Even at the prime age of 79, late CM Mufti Mohammad Sayeed, worked 12 hours, met 23 delegations and toured 16 spots during his last tour of Srinagar. Saima Bhat reports
On December 22, 2015 (CM Mufti’s Last Tour), which was the second day of Chila-i-Kalan (harsh 40 days of winters) chief minister late Mufti Mohammad Sayeed started his day at 9.30 in the morning and toured 16 different spots in the Srinagar’s old city. Before calling it a day at 9.30 PM at Nehru Guesthouse, he had met at least 23 different delegations throughout the day.
Since March 2015, when the PDP-BJP coalition formed government in the state, late Mufti most often mentioned that he wants to ‘develop Shahr e khass (old city) in Srinagar.’ It was for the same development he visited the old city for 6 times in last ten months of his government. Believed to be ‘emotionally’ attached with this part of the state, focus on the city was his prime concern when he, in his last speech at an unscheduled public rally, said ‘Srinagar city is oldest and should be developed as a heritage city’.
“He had travelled immensely throughout the world and that is why he was aware of the tourism potential of heritage cities. Srinagar being the oldest city, he wished it to be developed as a heritage city and same were his thoughts for the Jammu city as well,” shares Muneer ul Islam, who served as director information for 5 months, in Mufti’s tenure.
Islam believes late Mufti had more memories of Srinagar city than his hometown Bijbehara. He had a desire that Srinagar city should have a place in the world tourism map just like old European cities are.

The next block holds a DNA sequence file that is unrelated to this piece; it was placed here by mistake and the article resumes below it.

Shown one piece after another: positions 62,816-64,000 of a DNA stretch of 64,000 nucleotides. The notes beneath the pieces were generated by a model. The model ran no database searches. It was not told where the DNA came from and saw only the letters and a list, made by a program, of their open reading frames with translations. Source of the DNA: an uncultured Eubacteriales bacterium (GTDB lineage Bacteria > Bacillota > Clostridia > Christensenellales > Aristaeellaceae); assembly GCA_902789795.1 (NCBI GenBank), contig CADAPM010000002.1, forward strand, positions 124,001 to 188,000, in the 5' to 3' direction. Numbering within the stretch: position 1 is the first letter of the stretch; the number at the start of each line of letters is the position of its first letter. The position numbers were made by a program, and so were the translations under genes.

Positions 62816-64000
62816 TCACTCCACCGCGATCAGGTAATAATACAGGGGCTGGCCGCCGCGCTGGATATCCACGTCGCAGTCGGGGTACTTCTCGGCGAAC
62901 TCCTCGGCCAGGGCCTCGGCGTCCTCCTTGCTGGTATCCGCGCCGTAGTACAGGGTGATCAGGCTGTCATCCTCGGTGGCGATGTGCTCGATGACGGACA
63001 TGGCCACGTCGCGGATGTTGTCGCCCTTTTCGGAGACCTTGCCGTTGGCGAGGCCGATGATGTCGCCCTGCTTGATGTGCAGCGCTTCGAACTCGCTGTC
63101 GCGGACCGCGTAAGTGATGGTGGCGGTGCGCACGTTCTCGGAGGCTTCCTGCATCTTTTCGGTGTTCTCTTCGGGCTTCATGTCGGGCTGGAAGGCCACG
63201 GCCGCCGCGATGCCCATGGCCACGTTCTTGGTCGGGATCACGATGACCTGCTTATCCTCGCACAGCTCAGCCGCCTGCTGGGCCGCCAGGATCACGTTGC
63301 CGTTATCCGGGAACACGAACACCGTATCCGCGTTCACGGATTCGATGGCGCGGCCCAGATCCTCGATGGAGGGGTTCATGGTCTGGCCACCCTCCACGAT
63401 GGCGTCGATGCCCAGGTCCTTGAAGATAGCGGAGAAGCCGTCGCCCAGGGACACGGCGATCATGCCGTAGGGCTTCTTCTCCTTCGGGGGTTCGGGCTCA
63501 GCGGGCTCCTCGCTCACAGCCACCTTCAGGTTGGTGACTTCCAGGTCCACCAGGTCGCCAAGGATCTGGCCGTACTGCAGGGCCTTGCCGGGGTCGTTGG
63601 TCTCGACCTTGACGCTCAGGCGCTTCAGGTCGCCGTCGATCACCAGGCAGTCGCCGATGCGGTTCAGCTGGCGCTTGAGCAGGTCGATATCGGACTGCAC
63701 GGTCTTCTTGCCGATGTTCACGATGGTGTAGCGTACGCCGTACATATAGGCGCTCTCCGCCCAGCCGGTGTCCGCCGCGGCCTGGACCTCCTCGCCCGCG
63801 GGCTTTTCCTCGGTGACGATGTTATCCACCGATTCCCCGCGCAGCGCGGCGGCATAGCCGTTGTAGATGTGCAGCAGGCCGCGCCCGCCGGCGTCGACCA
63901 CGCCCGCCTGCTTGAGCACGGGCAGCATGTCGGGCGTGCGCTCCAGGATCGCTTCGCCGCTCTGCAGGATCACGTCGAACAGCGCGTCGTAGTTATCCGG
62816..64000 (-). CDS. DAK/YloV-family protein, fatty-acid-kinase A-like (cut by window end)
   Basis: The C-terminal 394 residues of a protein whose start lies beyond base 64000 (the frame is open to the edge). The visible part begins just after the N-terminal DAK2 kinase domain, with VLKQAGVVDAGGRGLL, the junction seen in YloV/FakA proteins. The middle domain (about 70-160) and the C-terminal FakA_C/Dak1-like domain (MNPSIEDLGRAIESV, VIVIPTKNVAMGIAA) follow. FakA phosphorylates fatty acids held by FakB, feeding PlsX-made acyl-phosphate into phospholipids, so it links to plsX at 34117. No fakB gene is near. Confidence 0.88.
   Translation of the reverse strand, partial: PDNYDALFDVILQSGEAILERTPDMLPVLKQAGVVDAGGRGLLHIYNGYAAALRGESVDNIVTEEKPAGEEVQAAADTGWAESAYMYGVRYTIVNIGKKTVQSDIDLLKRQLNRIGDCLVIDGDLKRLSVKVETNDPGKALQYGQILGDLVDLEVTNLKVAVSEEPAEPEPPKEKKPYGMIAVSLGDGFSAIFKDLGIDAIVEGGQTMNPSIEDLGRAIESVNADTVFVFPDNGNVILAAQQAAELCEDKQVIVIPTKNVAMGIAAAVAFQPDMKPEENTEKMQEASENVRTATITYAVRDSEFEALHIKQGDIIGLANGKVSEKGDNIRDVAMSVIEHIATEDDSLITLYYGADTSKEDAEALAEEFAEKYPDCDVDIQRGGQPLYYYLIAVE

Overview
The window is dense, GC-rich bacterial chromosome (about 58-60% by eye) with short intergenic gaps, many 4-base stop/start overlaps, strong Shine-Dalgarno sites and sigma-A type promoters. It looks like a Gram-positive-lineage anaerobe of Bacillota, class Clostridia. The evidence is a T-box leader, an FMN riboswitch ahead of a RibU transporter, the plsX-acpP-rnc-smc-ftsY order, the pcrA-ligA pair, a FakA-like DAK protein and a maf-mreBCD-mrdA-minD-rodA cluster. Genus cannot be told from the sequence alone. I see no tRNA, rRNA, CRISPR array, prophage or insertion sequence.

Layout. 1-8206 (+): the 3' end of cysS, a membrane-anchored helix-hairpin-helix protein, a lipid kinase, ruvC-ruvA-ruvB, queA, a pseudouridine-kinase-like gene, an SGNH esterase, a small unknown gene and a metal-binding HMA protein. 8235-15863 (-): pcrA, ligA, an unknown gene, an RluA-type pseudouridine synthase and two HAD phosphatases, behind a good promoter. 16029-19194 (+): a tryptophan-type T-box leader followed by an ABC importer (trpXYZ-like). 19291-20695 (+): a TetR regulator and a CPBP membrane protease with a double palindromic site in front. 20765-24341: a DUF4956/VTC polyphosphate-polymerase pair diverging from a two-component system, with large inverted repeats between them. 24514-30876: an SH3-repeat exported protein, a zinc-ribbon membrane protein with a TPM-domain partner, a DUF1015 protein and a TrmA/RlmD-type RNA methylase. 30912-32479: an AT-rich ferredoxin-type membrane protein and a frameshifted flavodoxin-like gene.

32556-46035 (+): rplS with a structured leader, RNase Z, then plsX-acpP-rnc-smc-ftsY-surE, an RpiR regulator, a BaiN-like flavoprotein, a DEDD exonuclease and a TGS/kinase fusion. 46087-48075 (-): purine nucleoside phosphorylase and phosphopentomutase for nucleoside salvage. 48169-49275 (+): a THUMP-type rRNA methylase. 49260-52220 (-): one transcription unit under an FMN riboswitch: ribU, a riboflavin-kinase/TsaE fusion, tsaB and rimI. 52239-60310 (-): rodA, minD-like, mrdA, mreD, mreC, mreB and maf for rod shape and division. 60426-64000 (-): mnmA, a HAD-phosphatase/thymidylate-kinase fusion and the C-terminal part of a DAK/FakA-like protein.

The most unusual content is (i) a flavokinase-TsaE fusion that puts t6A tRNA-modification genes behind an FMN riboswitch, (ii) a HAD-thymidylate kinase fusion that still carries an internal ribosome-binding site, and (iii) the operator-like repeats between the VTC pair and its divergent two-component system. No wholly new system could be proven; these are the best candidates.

Walking down his memory lanes, Mufti on the last day of his extensive tour of Srinagar city, mentioned his college days when he was living as a tenet somewhere in the Aali Kadal area.
There was a time when many people in the old city had big business ventures but now, same people live in abject poverty. “He used to say these people are shy and they will never ask you for any help even if they don’t have anything to eat. No doubt they are mostly educated but they don’t have jobs. So they should be provided everything they want,” remembers Altaf Bukhari, who was accompanying Mufti throughout the day.
Starting his day in an energetic way from the Hazratbal Shrine, Mufti, accompanied by a few cabinet ministers and some officials from the different departments, while speaking to the caretakers of the shrine suddenly felt the absence of his daughter Mehbooba, who was away from the women restricted area. He repeatedly asked his ministers ‘Mehbooba should have been here’. Everybody took it casually but it seems like he was himself aware that he had ‘less time’ and that is why he wished his daughter to be ‘witness’ of his work and promises to the people.
Throughout the day, the late chief minister donning his long black coat kept on mentioning ‘urban poverty’ in the city. It is believed that he wanted rehabilitation of September 2014 flood victims on a fast track basis. Besides that, he was of the opinion that modern skills should be introduced for all artisans. “He was aware of the mass migration that has taken place in the city and he was focused on skill development as well,” says Bukhari.